More than one-third of UK executives believe their organisations are being "paralysed" by ineffective middle management, cutting productivity by at least £220bn every year.
Research out this week also found four in 10 executives said their organisation's middle management was the single greatest barrier to achieving their firm's strategic objectives.
The study of 200 managers by management consultancy Hay Group found that this level of poor performance was creating a "corporate soufflé" effect, whereby the middle section of the organisation gives way as individual commitment and leadership ability falters.
Giles Walker, senior consultant at Hay Group and author of the report, said: "Our research reveals an alarming performance gap at middle management level. With the impending retirement of the baby-boom generation, developing middle managers into tomorrow's leaders is a business-critical challenge for the UK's senior management."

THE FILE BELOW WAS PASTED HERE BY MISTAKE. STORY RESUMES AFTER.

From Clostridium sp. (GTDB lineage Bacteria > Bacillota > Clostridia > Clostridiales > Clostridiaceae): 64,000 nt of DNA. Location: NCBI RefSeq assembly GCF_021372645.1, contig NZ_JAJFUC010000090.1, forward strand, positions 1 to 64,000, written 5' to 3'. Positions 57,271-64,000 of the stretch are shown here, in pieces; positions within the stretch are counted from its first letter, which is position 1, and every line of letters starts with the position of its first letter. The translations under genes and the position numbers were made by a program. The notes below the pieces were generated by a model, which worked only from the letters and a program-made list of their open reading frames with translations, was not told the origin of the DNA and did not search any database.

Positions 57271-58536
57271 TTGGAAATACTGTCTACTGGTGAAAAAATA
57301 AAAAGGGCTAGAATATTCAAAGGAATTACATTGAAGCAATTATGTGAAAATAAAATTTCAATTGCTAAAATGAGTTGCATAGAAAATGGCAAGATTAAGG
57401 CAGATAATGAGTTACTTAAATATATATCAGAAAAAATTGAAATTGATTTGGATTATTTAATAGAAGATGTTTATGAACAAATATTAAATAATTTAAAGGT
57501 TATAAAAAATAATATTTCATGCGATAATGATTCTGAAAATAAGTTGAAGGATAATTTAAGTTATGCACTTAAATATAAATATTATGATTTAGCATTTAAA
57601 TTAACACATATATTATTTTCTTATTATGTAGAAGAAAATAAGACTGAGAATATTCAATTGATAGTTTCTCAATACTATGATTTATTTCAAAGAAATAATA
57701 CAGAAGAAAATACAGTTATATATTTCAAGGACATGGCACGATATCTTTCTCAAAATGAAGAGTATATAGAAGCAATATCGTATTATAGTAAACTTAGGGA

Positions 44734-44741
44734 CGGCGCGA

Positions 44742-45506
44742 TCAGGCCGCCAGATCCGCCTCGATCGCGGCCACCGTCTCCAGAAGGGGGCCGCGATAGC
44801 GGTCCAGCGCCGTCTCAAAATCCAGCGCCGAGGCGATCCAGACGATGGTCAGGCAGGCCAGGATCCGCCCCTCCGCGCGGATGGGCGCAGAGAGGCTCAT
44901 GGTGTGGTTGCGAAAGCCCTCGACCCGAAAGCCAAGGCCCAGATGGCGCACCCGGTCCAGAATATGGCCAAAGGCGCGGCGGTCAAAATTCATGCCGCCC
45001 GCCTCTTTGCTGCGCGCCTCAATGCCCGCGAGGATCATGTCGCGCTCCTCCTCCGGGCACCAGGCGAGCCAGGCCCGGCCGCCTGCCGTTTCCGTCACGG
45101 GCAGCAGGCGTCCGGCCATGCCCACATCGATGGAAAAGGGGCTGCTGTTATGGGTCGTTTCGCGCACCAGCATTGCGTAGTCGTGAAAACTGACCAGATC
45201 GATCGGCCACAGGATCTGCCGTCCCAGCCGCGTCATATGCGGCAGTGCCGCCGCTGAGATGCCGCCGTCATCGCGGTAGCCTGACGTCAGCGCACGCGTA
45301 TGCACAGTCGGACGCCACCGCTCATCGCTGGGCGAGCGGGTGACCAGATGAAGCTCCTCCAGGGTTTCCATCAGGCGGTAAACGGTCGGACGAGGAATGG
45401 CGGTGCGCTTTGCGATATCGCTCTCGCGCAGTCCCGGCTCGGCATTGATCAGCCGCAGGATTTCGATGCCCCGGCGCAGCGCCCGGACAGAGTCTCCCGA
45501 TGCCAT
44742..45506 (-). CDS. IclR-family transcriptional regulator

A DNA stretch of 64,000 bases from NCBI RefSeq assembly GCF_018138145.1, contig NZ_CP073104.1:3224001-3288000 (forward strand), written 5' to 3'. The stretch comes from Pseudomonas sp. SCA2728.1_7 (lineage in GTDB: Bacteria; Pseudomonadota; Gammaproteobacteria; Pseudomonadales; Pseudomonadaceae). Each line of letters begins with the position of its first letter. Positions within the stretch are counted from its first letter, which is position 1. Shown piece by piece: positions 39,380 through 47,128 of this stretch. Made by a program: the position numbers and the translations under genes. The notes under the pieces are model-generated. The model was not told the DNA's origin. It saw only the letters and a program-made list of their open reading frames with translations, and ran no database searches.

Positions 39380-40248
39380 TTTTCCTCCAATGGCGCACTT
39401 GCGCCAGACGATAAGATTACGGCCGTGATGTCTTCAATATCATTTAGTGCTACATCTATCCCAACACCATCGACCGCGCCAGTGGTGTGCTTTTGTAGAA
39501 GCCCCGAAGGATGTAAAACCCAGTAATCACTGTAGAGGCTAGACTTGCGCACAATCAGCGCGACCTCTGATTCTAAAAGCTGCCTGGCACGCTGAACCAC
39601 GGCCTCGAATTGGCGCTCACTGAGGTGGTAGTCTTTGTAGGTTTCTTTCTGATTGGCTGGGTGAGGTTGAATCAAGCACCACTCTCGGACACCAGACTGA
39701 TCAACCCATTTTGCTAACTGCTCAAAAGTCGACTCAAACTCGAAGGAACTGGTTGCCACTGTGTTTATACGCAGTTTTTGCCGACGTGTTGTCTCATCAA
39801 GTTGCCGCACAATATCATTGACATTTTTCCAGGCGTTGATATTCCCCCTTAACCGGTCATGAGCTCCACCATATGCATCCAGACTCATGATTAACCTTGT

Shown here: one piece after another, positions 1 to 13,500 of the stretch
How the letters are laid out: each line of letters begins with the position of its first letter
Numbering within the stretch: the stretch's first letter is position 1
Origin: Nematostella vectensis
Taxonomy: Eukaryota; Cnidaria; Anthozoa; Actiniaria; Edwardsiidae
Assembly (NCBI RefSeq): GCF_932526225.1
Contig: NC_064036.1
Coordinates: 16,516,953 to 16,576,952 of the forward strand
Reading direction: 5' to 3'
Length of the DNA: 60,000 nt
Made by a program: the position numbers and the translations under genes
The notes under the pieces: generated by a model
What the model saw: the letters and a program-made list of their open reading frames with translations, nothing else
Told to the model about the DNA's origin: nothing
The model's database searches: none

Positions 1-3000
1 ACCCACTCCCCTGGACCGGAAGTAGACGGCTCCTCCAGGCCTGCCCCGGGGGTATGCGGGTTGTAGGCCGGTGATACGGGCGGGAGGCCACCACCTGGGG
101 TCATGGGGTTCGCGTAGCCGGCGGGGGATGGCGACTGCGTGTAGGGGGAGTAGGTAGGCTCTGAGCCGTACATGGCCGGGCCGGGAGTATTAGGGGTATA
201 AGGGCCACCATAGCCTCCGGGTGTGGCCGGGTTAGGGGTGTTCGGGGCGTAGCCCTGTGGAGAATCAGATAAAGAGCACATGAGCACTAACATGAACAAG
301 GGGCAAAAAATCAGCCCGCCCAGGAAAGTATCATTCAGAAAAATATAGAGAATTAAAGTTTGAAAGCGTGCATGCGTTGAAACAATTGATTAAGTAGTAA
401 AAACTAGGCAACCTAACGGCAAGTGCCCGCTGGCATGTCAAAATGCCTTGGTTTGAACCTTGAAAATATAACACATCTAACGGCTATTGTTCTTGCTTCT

Senior executives believe that, given the right training and development, middle management could be up to 29% more productive. The report claims this productivity increase at middle management and front-line levels would represent £220bn-worth of additional annual output in the UK service sector alone.
A chief concern is the impact of these managers on the rest of the workforce. Half of senior executives complained that middle managers failed to address poor team performance.
"Rather than expressing frustration over middle management capabilities, business leaders must implement effective training and development programmes and performance management tools to enable them to improve skills and enhance performance," Walker said.